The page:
Bin workers across the Unite and GMB unions in Manchester have confirmed that they will be taking strike action from 3 May. A joint action by the two unions will see workers in all grades downing tools against the Labour administration and their private contractor, Biffa, against a far-below-inflation offer. This action will impact the entire city and will be by far the biggest dispute of the wave of bin workers' struggle so far.
Elsewhere in the country, GMB bin workers are taking action this month after Tory West Northamptonshire council confirmed it had increased payments to the contractor, Veolia, which were not being passed on to staff. Unite bin workers have also voted for action in Cardiff, though this dispute is being themed much more around management bullying and the use of agency staff to undermine working conditions.
Adur and Worthing refuse HGV drivers have called off their strike after accepting the latest pay offer from the council following almost 30 days on the pickets. GMB says that this is an 8.2% increase on a pay offer accepted by another union. Cleansing drivers will receive 10.4% more than the previous offer and some HGV drivers will get 20.7% more. GMB says the pay increases will come into effect immediately and if the council reneges on the deal ‘the union retains the right to strike until November’.
GMB organiser Gary Palmer said:
“They were told it was a great deal - but decided to judge for themselves what they are worth.
“Now have a deal which is not below inflation, but instead reflects market rates for this sort of work and keeps them ahead of the cost-of-living crisis”
RMT cleaners to continue strike
RMT Cleaners employed by outsourcing company Churchill, working on Eurostar, South Eastern rail, HS1 and more will be out on strike for 11 days from 27 April to 7 May. This is their second set of strike action after striking in February. Most of the cleaners earn the minimum wage, just £8.91 an hour, they are fighting for £15 an hour.
RMT are calling for the cleaners to have free rail travel and company sick pay, as this is what all other rail workers are entitled to. In 2020 when these workers were risking their lives working through the pandemic, Churchill made £39 million in profits.
RMT Atalian Servest cleaners on the West Coast Mainline have also been taking strike action in recent weeks for decent pay. As the RPI rate of inflation is currently at 9.9% and we enter a huge cost of living crisis supporting and showing solidarity with these cleaners is crucial.
College lecturers fighting to regain years of lost pay
College lecturers across England are to ballot for strike action after an indicative ballot found 91% of respondents in favour of taking industrial action over pay and working conditions.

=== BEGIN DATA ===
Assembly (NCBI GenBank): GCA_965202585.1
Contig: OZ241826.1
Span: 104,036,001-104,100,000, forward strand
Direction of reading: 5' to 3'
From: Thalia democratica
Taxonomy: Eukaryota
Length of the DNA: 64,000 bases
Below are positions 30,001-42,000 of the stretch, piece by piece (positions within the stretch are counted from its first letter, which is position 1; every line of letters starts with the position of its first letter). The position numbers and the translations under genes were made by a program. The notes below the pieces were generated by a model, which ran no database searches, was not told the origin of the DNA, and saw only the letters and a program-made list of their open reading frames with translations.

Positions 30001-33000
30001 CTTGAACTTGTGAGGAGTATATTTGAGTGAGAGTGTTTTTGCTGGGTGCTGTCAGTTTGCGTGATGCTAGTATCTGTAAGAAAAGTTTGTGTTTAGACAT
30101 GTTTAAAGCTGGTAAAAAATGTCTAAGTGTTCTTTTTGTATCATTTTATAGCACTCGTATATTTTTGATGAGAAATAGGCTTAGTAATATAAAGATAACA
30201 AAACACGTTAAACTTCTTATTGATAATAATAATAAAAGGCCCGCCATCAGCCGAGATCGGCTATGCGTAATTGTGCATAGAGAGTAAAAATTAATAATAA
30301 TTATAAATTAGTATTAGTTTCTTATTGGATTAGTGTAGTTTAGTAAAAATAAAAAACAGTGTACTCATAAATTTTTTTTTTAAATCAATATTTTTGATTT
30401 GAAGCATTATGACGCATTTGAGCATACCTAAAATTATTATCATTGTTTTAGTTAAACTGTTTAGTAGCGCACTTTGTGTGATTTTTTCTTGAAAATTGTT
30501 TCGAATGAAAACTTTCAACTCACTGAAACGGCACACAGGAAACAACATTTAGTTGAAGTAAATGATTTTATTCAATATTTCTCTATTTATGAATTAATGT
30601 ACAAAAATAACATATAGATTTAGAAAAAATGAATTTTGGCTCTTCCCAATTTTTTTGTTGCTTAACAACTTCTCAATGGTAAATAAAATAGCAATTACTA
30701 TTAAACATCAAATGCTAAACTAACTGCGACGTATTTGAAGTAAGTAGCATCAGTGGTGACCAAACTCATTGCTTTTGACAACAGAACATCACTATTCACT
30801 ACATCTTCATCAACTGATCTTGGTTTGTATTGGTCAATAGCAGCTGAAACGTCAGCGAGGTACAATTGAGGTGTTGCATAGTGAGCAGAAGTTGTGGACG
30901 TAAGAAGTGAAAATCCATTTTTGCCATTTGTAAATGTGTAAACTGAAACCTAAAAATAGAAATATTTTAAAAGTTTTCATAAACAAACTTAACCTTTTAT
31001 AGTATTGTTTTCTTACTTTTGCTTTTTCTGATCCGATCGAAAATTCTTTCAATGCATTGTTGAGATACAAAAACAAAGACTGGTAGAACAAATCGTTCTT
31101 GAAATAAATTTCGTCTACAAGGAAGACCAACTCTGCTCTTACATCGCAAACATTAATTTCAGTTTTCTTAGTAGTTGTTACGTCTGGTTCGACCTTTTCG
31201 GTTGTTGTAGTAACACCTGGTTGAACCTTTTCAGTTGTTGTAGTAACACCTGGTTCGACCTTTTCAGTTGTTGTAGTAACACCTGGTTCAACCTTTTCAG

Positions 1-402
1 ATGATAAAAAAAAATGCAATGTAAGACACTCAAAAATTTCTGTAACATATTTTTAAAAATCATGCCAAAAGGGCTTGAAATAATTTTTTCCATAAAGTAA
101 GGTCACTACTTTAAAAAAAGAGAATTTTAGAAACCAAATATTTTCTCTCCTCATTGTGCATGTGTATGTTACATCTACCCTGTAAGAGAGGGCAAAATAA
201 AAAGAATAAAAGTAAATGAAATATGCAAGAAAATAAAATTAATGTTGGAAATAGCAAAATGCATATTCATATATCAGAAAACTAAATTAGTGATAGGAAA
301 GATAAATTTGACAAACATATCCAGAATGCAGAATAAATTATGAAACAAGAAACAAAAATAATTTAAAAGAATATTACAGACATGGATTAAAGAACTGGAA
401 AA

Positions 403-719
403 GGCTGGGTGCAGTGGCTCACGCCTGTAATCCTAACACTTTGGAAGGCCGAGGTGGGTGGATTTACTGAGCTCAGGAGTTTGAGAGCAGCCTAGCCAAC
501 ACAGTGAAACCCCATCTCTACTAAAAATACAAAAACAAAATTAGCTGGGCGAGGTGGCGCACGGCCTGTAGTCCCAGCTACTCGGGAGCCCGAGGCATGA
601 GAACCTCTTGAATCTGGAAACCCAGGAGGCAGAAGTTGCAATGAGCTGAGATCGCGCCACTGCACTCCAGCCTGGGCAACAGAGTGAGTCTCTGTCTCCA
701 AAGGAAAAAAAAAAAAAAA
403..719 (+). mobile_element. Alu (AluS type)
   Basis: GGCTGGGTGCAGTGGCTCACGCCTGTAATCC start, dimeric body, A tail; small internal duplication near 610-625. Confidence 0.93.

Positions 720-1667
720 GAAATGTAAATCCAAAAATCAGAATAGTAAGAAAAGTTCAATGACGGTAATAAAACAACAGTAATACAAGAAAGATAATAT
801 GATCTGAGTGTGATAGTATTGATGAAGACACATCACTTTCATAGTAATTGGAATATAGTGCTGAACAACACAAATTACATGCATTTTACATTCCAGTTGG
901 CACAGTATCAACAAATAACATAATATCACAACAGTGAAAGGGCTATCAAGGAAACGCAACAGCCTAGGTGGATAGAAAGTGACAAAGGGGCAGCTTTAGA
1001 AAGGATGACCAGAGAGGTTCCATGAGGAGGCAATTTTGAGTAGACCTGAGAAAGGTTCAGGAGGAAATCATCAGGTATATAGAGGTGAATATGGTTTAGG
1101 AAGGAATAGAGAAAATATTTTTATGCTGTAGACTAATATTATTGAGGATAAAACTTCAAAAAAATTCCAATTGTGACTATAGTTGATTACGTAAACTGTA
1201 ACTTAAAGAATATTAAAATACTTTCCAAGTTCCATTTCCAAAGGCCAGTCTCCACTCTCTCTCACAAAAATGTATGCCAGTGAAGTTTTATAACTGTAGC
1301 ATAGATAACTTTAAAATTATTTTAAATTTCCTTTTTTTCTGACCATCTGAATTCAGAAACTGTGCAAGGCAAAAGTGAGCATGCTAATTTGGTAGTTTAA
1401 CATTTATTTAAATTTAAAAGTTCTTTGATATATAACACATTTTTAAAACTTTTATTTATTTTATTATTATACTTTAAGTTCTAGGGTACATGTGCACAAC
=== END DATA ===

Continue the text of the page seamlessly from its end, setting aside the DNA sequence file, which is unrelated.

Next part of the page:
Unions UCU, GMB, Unison, Unite and NEU are demanding a minimum 10% pay rise across the board to partially redress a 35% real-terms cut since 2009. They are also demanding action to address unmanageable workloads that are creating a recruitment and retention crisis.
Poor signal from BT
The Communication Workers Union (CWU) is adamant that they will move to a strike ballot, and “take [BT management] to a place they’ve never been before” if BT management does not increase their pay offer.
The union is looking for a minimum 10% increase and says that BT is welching on an agreement made last year to increase pay in line with company performance, outlook and the rate of inflation.
The union is confident that the 45,000 workers employed by BT, Openreach and EE will vote overwhelmingly for strike action.
Teaching staff at Shetland College, part of the University of the Highlands and Islands, are to stage 14 days of strike action across April and May after rejecting a pay offer of £1,000 which is equivalent to an average of 2.2%.
Members of the EIS-Fela union are taking action as College Employers Scotland pleads poverty, claiming that government funding shortfalls prevent them from making a fair offer that would more accurately reflect rising living costs.
NEU Conference escalates the fight against the government
Alex Snowdon reports on the debates and decisions at the National Education Union's conference, and the mood to take the fight to the Tories
Critical moment in the universities dispute
With the disputes in higher education at a turning point, Counterfire UCU members discuss the state of the struggle and the tactics needed to win
Hacked off Hackney council workers prepare to strike
Unite members working for Hackney Council have rejected a measly 1.75% pay offer and rallied at the Town Hall ahead of their planned strike action, reports Carole Vincent